The recipe is simple but the ingredient is complicated. Artichokes, a large edible thistle, take time to eat. You eat them with your fingers, tugging out the leaves and dipping the tip into an emulsified sauce such as mustard vinaigrette, mayonnaise or this sunset-hued sauce in my recipe below, clawing off the pale green flesh with your teeth.
They were a Tudor food, Henry VIII grew them at New Hall palace in Essex and Queen Elizabeth the I’s chef cooked many artichoke dishes. I once lived as a Tudor for a few weeks at Kentwell Hall in Suffolk. You had to dress Tudor (I made my own boned bodiced dress), talk Tudor (no saying ‘okay’) and show deference to the upper classes (really hard all that curtseying). I worked in the dairy and in the blacksmiths. Tudor food for the poor is mostly worts: turnips and roots made into pottage. The upper classes had meat, fish, salads, often with flowers, fresh cottage cheese and marzipan.
Artichokes are one of the oldest cultivated foods, there is something pre-historic about their unapologetic inaccessibility. Italians use raw artichoke in salads, sliced thinly. But you need very fresh, young tender plants, they soon grow coarse and stringy.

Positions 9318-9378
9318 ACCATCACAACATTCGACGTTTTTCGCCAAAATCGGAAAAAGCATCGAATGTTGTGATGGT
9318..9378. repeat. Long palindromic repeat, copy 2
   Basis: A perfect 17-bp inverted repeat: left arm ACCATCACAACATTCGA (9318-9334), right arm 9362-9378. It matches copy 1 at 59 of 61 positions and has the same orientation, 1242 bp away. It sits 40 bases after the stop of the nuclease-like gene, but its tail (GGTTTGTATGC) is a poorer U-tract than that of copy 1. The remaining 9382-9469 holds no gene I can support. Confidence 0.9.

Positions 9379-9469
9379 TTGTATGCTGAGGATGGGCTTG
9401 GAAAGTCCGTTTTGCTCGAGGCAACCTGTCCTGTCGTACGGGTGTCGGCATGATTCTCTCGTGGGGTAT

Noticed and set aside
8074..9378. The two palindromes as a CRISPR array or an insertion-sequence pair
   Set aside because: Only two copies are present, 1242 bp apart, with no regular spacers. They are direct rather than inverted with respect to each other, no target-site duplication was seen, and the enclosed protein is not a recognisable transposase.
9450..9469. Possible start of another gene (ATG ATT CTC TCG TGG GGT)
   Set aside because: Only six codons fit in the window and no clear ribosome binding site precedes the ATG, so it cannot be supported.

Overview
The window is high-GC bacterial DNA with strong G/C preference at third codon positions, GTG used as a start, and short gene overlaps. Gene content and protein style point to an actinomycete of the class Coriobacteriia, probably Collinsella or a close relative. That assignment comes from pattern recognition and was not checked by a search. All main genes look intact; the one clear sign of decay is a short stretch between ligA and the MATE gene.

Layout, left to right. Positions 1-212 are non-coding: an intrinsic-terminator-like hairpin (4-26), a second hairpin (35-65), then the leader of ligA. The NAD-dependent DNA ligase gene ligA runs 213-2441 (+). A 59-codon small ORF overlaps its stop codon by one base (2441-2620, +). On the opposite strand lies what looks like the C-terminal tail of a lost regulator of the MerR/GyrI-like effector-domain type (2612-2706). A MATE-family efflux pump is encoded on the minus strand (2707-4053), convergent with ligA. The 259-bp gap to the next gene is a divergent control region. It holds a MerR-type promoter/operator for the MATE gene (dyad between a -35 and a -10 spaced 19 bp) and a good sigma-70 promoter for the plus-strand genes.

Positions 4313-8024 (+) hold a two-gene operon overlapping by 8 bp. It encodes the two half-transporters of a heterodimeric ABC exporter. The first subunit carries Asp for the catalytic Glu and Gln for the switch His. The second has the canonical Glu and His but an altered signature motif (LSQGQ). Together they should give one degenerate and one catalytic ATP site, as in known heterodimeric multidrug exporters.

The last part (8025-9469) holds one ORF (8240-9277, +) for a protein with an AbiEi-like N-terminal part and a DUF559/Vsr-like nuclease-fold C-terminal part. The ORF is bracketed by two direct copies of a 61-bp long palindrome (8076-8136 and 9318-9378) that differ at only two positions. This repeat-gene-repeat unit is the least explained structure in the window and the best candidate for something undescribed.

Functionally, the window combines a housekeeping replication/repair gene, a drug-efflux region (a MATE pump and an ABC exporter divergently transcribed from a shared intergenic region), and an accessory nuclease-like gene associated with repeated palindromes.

We grew some artichokes in the Secret Garden this year: from four plants we got a paltry two artichokes. They take up space but have a spiky beauty.
1 fresh artichoke (from AndreasVeg)
Half a lemon
Salted boiling water to cover the artichoke head.
Cut off the spikey tips with scissors or a sharp serrated knife. Plunge the artichoke into a deep pan of salted boiling water. Add half a lemon so it doesn’t discolour. The artichoke is ready when you can easily remove one of the outer leaves. Usually this takes about 20 minutes.
Make the sauce by mixing melted butter, adding chipotle sauce, lime juice and salt.
Dip the outer leaves into the sauce, eating the small amount of artichoke flesh at the end of each leaf. Once the leaves become small and flimsy, discard them and pull off the thistly top. Then cut up the artichoke bottom, dipping it into the sauce as you go.